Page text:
Monday, June 27, 2011

Blog 12

Sorry to keep you all waiting. We have too often been out of the range of a wifi signal.

Thursday, 23 June
We met with Bob & Betsy Zimmerman in Betsy's sister's place in Burton, Ohio, in the middle of Amish country. It is charming seeing horse-drawn buggies on the streets sharing the pavement with cars, trucks and RVs. Perhaps the most interesting contrast was seeing the horse and buggies parked in special shelters next to a Walmart. There's definitely a lesson to be learned here, however. While the average American enjoys many amenities, luxuries and conveniences, it is done at a great cost to the environment. Meanwhile, the Amish thrive while mowing and cultivating their fields with horses. They leave a very gentle footprint on planet earth.
Bob's sister-in-law lives in a wonderful house built in 1820 occupied by people of note in Ohio. We chatted with Bob a while, catching up on this & that, and then had lunch in an Amish restaurant and traveled to meet with his mother in nearby Hiram. And talk about houses people of note, President Garfield once lived in Phebe's home and Phebe is a relative of Garfield's.
But this is not a story about famous people, it is a story about an extraordinary family, and for sure, Phebe's life is quite extraordinary. Besides sharing gene's with a president she, her husbandthe late John Pridy Zimmermanand her four sons, Bob, Ted, John, Jr., and Dean, are all highly intelligent, well-educated, well-read and accomplished in their fields. The house and the treasures in it are physical testaments to their lives and the things they hold dear. We were unable to meet with Ted, John, Jr., and Dean. That will have to wait for a future trip. The visit finished with a delicious dinner at the nearby Welshfield Inn with Bob and Phebe. Thanks Bob!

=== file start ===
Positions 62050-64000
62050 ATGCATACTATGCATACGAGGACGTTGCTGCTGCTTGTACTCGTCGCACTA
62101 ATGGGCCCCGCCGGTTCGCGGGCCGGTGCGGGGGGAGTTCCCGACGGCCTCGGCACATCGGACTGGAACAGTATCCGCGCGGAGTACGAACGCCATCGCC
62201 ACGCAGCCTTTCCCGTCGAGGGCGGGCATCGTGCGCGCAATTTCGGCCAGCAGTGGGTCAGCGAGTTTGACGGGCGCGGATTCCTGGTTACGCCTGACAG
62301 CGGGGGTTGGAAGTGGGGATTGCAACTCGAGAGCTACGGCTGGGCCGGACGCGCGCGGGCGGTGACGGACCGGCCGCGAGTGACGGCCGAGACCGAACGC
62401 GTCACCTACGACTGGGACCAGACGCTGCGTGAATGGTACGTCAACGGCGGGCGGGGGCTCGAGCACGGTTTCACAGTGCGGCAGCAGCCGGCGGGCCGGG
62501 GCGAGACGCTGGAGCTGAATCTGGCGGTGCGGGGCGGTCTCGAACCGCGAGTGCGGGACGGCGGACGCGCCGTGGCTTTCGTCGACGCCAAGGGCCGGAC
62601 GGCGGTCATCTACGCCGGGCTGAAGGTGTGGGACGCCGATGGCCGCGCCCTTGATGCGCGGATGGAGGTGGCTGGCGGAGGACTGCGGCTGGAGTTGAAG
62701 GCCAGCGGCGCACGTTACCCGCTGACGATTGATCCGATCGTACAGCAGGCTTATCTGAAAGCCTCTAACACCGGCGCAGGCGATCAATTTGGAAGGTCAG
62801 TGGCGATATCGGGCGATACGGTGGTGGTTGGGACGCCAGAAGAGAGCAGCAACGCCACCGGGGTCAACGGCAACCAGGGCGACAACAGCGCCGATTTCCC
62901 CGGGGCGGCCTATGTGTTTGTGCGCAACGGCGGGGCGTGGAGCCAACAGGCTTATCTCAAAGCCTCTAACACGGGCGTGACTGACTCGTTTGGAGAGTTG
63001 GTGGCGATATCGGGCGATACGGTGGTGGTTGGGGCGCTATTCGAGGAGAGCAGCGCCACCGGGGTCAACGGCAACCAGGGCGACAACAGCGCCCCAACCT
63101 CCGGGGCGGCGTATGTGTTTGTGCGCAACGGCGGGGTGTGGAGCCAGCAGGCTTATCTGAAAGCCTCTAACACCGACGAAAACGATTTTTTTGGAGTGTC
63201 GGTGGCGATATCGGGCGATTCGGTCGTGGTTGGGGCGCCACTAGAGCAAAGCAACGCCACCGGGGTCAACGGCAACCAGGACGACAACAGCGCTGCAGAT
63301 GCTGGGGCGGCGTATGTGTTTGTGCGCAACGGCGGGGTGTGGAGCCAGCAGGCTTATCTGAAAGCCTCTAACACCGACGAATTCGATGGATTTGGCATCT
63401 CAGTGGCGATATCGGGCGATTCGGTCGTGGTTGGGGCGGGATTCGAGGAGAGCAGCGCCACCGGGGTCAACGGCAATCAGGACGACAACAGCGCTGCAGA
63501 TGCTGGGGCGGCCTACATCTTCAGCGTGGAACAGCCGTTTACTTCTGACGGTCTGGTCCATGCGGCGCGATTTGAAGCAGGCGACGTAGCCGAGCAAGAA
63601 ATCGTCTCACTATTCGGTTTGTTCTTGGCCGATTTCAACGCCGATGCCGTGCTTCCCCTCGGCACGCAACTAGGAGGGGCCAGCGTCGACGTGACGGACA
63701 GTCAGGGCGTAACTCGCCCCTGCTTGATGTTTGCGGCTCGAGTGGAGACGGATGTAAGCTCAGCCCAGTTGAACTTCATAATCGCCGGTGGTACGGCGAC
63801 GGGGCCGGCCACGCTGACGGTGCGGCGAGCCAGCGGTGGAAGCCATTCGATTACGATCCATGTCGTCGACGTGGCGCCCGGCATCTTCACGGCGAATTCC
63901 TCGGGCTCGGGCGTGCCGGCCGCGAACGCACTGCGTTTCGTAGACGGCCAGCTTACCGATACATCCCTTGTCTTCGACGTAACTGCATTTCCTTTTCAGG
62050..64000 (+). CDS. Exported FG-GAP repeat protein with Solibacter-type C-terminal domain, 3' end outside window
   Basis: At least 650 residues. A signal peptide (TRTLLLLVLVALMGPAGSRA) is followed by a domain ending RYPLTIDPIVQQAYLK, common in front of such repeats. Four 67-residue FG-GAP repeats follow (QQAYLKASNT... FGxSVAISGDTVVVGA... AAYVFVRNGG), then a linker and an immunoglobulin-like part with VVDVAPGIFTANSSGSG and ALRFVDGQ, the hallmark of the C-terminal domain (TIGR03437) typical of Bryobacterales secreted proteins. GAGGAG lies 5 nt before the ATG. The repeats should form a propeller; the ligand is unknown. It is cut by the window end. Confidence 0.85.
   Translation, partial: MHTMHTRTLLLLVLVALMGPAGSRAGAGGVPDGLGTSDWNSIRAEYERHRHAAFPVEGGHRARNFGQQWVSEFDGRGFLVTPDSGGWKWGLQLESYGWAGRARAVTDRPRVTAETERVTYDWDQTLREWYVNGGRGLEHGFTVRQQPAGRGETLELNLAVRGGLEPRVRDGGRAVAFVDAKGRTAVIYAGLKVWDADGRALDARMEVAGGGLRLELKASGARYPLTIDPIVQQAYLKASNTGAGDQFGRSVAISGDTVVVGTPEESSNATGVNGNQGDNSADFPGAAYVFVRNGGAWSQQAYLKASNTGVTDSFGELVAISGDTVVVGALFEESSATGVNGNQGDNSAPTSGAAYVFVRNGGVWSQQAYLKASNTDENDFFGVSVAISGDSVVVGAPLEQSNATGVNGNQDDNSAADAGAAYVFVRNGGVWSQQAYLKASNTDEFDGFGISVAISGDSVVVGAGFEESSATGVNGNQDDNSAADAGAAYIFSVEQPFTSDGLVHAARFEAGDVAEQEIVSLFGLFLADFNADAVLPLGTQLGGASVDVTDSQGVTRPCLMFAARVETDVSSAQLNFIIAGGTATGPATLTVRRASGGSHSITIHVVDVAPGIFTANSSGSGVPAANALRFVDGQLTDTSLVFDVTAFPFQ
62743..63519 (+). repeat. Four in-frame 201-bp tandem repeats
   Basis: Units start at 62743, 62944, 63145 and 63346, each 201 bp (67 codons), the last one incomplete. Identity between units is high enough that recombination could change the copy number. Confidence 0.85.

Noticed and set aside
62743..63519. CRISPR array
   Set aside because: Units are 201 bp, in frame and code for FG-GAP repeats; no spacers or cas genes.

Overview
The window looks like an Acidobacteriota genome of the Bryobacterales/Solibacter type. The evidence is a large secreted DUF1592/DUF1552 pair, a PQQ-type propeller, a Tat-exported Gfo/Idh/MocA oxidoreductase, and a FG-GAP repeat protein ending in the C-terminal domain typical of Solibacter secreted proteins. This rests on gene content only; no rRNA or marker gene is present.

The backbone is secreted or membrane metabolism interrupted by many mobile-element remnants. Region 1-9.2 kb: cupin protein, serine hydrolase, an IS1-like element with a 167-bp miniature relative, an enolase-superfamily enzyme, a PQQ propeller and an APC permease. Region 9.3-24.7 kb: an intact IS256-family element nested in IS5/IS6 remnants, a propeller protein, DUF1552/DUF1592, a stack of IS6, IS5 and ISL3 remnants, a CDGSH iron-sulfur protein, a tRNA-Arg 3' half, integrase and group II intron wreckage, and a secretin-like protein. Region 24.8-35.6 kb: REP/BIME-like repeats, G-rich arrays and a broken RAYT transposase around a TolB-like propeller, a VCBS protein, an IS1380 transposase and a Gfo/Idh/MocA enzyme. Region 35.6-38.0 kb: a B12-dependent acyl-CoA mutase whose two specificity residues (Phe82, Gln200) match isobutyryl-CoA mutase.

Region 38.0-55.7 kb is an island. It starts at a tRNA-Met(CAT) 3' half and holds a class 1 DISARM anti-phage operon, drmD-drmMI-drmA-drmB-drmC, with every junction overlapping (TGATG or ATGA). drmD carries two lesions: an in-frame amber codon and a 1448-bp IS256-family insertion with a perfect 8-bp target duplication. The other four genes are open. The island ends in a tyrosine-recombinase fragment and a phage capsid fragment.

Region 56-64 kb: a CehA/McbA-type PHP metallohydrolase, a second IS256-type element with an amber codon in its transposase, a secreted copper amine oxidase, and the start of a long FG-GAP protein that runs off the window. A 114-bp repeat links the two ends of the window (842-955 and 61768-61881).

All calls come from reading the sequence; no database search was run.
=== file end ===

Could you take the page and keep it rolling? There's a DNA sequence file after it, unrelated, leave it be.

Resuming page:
Friday, 24 Jun
This was a primarily a day of travel, not a particularly long day, but a trip through the heartland of this country, through the rich farmland of northern Ohio and southern Michigan. Our first stop in Michigan was to try to find out more about the life of my great-granduncle, John H. Purves. You may recall John from our days in Georgia. John fought in several battles in the Civil War and was quite seriously wounded. After the war he lived for about seven years in Sandusky, Ohio, and then moved to Jackson, Michigan, in about 1875 and lived there until his death in 1923. The when is not quite so interesting as the what he did there. He became a prison guard, and especially while serving as the captain of the night watch, he kept a journal detailing his experience there, the things he witnessed. Shortly after his death, the prison edited and printed in book-form these journals. My cousin, Christine Lurk (see Blog 7), discovered the journals in their printed form and sent me a copy, and Sunday, Valerie and I will go to the old prison on a tour and hear his words as part of the narration.
At the end of the day I met with the woman who will conduct the tour, Judy Gail Krasnow. She was excited to meet the great-grandnephew of John H. Purves. She took us into her apartment in the Armory Arts Court where she now lives. The Armory Arts Court is a prize-winning reconstruction of the old prison where Purves once worked. There she gave me a copy of this wonderful picture that a relative of another night watchman had given her. Written on the photograph is: “When he worked at Jackson Prison.Walter Bearse.” We are looking forward to the tour and I will tell you all about it in the next Blog.
Night Watchmen, Jackson Prison, Jackson, Michigan. John H. Purves, Captain, front and center.
Our home for the two days was amazing. There were well over 1,100 campsites, many of which were permanentat least until they die.